Literary References in Chapter Titles of HARRY POTTER AND THE ART OF SPYING

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A good spy always looks for hidden meaning in his or her sources. Can you spot the literary references in the Harry Potter and the Art of Spying chapter titles? We’ll start with the first five chapters that include important references.

Chapter 1   Saving Private Dudley—The Spies Among Us

Saving Private Ryan is a 1998 American epic war film set during the invasion of Normandy in World War II. It was directed by Steven Spielberg and written by Robert Rodat. The film is notable for its graphic and realistic portrayal of war, and for the intensity of its opening 27 minutes, which depict the Omaha Beach assault of June 6, 1944. The film follows United States Army Rangers Captain John H. Miller (Tom Hanks) and a squad (Tom Sizemore, Edward Burns, Barry Pepper, Vin Diesel, Giovanni Ribisi, Adam Goldberg and Jeremy Davies) as they search for a paratrooper, Private First Class James Francis Ryan (Matt Damon), who is the last-surviving brother of four servicemen.

 

Chapter 2   How to Get in Trouble Using Magic without Really Trying, Or, I Raise You One Owl and See You Another

How to Succeed in Business Without Really Trying is a musical by Frank Loesser and book by Abe Burrows, Jack Weinstock, and Willie Gilbert, based on Shepherd Mead‘s 1952 book of the same name. The story concerns young, ambitious J. Pierrepont Finch, who, with the help of the book How to Succeed in Business Without Really Trying, rises from window washer to chairman of the board of the World Wide Wicket Company.

 

Chapter 5   Let History Be Your Guide—The History of the Order of the Phoenix

“Let Your Conscience Be Your Guide” is the debuting single for singer Marvin Gaye (April 2, 1939 – April 1, 1984) in May 1961. It was also the first release off Gaye’s debut album, The Soulful Moods of Marvin Gaye, in which most of the material was the singer’s failed attempt at making an “adult” record compared to Motown’s younger R&B sound.

 

Chapter 7   Harry Enters the Lion’s Den, Where the Truth (and Professor Dumbledore) Eventually Sets Him Free

The Lion’s Den refers to the story of Daniel (Radcliff?) in the lions’ den is found in the sixth chapter of the Book of Daniel in the Hebrew Bible, and in the lesser known story of Bel and the Dragon in the Greek versions. Daniel is an official in the Persian empire under King Darius. Darius (at the instigation of his other officials) had made a decree that no one was to offer prayer to any god or man except him for a period of thirty days. Daniel continued to pray as was his habit, knowing that praying would have him killed. For this action, Darius had him arrested and thrown into a lions’ den. However, he was unharmed, and after he was released the following morning, the people who had cajoled the king into making the decree (for the sole purpose of getting at Daniel) were thrown into the lions’ den themselves.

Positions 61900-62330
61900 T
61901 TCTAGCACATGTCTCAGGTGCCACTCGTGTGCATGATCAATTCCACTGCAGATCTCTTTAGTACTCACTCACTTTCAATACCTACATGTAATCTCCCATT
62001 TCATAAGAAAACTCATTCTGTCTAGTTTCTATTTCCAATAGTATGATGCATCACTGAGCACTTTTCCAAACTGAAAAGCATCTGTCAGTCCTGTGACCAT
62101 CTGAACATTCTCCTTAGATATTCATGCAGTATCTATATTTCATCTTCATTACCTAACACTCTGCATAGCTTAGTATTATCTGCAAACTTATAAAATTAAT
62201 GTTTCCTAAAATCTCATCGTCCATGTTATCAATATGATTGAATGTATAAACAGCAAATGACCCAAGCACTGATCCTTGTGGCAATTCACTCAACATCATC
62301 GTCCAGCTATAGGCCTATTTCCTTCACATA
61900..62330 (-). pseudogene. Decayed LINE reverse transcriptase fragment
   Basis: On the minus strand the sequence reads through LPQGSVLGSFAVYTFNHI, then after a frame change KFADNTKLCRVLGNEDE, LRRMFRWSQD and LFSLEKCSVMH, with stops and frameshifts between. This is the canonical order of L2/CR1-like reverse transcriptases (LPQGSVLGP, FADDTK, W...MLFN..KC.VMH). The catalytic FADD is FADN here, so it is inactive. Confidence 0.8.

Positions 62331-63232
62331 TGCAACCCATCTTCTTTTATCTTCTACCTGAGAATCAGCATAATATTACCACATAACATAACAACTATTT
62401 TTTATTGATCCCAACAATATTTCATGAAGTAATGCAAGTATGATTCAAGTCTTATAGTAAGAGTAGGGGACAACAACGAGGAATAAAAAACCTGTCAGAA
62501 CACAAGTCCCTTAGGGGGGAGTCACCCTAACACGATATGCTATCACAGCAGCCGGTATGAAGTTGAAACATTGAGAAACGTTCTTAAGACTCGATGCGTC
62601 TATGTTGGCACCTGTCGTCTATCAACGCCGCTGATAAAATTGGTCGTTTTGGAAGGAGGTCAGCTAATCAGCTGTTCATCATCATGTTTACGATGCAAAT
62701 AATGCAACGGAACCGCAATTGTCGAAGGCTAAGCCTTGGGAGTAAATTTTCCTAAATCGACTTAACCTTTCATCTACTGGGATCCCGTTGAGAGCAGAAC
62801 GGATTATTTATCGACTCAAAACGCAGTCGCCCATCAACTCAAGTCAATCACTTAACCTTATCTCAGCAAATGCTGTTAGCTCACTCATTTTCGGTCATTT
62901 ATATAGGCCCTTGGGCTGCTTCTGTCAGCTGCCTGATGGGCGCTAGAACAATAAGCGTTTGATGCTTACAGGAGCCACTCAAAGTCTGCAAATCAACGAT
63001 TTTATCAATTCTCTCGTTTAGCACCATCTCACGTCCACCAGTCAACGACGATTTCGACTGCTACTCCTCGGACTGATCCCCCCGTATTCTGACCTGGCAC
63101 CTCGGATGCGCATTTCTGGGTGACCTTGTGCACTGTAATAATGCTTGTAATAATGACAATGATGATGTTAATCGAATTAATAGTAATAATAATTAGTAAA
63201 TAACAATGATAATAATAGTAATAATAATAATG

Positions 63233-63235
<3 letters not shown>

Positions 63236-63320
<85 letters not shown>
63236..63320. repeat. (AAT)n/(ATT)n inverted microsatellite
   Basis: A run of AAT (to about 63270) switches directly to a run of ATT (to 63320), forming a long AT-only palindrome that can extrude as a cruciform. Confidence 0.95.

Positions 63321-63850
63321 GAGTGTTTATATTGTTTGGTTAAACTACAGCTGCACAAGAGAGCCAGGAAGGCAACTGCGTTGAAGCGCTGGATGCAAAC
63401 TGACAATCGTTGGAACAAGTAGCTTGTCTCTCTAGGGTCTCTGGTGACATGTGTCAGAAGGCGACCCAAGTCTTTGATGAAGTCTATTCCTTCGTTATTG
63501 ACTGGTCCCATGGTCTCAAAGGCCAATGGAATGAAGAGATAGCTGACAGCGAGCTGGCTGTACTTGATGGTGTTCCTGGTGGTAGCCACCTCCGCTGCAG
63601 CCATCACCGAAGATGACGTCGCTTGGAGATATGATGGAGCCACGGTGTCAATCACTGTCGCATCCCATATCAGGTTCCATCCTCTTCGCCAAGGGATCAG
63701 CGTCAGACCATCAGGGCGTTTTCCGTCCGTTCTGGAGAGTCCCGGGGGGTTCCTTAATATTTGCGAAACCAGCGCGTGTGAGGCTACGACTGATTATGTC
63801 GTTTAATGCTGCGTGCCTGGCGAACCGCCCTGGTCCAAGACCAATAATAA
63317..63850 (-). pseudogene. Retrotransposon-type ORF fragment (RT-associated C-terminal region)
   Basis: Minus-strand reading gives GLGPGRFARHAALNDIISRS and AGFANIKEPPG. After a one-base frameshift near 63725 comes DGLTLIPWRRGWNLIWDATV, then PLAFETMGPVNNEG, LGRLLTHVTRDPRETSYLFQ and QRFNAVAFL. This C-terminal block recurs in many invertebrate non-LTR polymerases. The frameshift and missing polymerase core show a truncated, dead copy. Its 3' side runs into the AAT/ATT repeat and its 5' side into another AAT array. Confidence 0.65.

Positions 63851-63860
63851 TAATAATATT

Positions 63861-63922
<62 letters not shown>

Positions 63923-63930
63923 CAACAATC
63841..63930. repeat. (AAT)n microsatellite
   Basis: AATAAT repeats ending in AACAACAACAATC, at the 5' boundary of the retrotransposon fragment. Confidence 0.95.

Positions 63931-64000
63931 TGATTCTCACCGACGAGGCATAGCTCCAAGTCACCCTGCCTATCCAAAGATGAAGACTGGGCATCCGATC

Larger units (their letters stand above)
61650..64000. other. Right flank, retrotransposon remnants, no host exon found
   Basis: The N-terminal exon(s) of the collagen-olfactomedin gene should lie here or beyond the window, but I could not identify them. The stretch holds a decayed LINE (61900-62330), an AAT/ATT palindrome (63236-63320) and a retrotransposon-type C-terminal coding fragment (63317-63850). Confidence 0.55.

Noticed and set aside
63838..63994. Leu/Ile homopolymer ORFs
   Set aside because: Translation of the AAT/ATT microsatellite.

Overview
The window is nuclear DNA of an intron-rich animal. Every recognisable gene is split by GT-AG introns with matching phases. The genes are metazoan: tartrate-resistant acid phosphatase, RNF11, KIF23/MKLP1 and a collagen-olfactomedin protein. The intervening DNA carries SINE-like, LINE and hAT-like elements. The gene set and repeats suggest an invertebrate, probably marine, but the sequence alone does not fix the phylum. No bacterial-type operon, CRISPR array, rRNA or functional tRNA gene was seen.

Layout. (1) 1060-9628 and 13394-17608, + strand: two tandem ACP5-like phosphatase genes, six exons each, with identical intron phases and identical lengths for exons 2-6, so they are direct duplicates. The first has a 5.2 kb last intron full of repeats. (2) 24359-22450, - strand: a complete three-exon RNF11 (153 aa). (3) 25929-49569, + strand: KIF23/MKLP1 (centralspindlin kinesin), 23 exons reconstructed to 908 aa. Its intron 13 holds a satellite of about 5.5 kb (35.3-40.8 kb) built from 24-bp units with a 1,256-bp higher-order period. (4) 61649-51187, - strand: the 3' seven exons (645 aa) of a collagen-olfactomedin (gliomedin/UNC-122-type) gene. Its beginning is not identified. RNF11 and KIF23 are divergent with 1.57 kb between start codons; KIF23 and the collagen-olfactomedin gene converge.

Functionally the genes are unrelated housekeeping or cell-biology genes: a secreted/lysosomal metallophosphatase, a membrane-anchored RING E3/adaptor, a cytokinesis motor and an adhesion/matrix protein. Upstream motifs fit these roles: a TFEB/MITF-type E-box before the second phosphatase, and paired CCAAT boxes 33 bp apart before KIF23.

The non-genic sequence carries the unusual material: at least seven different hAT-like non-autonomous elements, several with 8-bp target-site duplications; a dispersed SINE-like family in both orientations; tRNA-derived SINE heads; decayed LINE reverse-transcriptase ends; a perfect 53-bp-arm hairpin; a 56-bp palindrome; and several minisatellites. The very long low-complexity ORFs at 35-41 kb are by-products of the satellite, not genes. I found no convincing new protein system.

The truth shall set you free (Veritas vos liberabitLatin) is a variant of Veritas liberabit vos (the truth shall set you free), verse 8:32 of the Gospel of John. Pilate has the philosopher’s response in verse 18:38: “Quid est veritas?” (“What is truth?”).

 

Chapter 8   The Ministry of Magic as the Queen of Hearts: Sentence First, Trial After—Then Off with Their Heads!

‘Sentence first—verdict afterwards’ and ‘Off with their heads both come from Alice in Wonderland by written by English author Charles Lutwidge Dodgson under the pseudonym Lewis Carroll.  The Queen of Hearts is a character from the book Alice’s Adventures in Wonderland by the writer and mathematician Lewis Carroll. She is a foul-tempered monarch.  . . . Alice observes three playing cards painting white roses red. They drop to the ground face down at the approach of the Queen of Hearts, whom Alice has never met. When the Queen arrives and asks Alice who is lying on the ground (since the backs of all playing cards look alike), Alice tells her that she does not know. The Queen then becomes frustrated and commands that her head be severed, stating:

‘Off with their heads!’

Later, the Knave of Hearts is tried for stealing the Queen’s tarts,

‘No, no!’ said the Queen. ‘Sentence first—verdict afterwards.’

. . .  ‘Let the jury consider their verdict,’ the King said, for about the twentieth time that day.

‘No, no!’ said the Queen. ‘Sentence first—verdict afterwards.’

‘Stuff and nonsense!’ said Alice loudly. ‘The idea of having the sentence first!’

‘Hold your tongue!’ said the Queen, turning purple.

‘I won’t!’ said Alice.

‘Off with her head!’ the Queen shouted at the top of her voice. Nobody moved.

Alice in Wonderland Ch. 12.

Click here for more hidden meaning  in the chapter titles of Harry Potter and the Art of Spying!

 

5 comments on “Literary References in Chapter Titles of HARRY POTTER AND THE ART OF SPYING

  1. Jeyna Grace says:

    Those titles, very clever!

  2. […] Last week, we revealed the hidden meaning in the five chapter titles from Harry Potter and the Art of Spying. Here are five more! […]

  3. […] Click here if you liked these and missed our earlier Hidden References posts.  […]

  4. […] deciphered codes, unearthed hidden messages in our chapter titles, and even explored the ethical dilemmas facing someone like Dumbledore. Yet, […]

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